September has been a month characterized by academic teaching. I’ve had the pleasure to host two 5-student groups for two consecutive weekends in Lugano. This new heart surgery course (www.cardiocentro.org/kurs-herzchirurgie) that was specifically set up for medical students during clinical semesters.
The format is quite new: instead of giving the course at the specific universities, students come to Lugano for two days (Fridays and Saturdays) consisting of presentations and two practice sessions.
The theoretical topic of this course was mini invasive heart surgery with a multimedial overview on the latest techniques on valvular and coronary mini invasive surgery, robotic surgery and catheter mounted valves.
The first practical session saw the students exercising risky procedures such as thoracic drainage and pericardiocentesis using a simulator dummy.
The second practical session was dedicated to a basic technical gesture used in surgery: the vascular anastomosis (surgical term for joining together two hollow organs).
Thanks to the support from B.Braun and particularly in the person of Mr. Uwe App, the students had the chance to carry out termino-terminal and termino-lateral anastomosis between different vascular prosthesis and porcine aortas.
The students’ impressions:
After completion of the course, the students were encouraged to evaluate it by means of an anonymized online questionnaire. Eight evaluation forms (out of 10) were submitted, a well representative sample. In all forms (8/8) the level of complexity with respect to their knowledge of the subject was judged as adequate (i.e. the course was neither too complex nor too trivial). In all submitted evaluations (8/8) the intensity to pause ratio was judged as adequate, too. The practical modules were deeply appreciated! The general request was to allocate more time to them! The general impression of the course, as well as the evaluation of the teaching quality are shown in the following graphs:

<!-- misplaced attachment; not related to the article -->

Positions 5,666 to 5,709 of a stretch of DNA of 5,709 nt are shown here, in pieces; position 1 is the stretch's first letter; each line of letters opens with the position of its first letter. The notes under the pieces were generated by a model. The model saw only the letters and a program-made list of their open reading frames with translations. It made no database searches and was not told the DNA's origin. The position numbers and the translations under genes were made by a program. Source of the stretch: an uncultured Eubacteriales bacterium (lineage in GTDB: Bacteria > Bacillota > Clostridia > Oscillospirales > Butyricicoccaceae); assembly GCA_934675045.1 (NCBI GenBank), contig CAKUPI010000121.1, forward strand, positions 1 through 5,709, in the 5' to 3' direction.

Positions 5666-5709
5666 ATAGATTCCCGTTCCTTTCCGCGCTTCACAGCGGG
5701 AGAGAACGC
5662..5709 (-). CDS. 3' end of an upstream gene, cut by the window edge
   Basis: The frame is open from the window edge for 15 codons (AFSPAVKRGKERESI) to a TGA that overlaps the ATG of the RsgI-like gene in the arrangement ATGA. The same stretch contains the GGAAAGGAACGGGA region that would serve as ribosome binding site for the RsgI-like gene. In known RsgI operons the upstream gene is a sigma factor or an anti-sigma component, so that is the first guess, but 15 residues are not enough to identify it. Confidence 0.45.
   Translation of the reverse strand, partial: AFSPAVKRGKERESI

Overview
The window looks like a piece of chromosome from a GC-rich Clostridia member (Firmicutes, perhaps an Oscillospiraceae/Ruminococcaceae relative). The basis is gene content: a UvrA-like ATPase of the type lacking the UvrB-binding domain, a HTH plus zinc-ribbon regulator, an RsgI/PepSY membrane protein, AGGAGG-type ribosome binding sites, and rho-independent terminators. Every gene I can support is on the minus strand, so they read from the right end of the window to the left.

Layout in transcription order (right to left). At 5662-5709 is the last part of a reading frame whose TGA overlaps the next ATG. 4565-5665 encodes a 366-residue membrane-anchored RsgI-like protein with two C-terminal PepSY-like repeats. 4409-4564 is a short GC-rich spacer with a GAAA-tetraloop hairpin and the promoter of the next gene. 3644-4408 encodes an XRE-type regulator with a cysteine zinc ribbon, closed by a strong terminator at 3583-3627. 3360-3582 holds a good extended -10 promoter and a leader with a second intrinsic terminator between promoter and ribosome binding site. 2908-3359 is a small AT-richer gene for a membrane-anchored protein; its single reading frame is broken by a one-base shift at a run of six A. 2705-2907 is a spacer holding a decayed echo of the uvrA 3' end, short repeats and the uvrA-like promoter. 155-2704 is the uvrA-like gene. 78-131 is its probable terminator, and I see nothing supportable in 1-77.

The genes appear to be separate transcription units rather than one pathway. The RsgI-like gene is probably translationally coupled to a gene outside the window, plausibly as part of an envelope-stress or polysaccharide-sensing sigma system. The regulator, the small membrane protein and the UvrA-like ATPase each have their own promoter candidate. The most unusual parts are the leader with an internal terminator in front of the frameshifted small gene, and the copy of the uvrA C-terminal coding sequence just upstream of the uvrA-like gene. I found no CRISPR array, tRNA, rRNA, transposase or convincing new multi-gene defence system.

The interaction between the students and myself has been interesting and productive. Their questions and the discussions that sprung from the presentations were clear signs of active involvement and eagerness to learn more about the subject. The interaction became more intense and open during the lessons and practice sessions. The hours spent suturing, struggling with surgical threads and doing vascular anastomosis (surely the most loved session!) have been very interesting. Watching the various individual approaches dealing with the inevitable difficulties but also noting some natural talents has been a good learning curve. What surprised me most (also much appreciated) have been the well thought out questions and self-critical sense when self-evaluating the anastomosis that the students had just carried out. Very promising!
As such, my evaluation of the first edition of the course series is positive. It gives me the right motivation to also cover other niche topics, which for mere time reasons cannot be allocated to the usual pre-degree cardiosurgical teaching.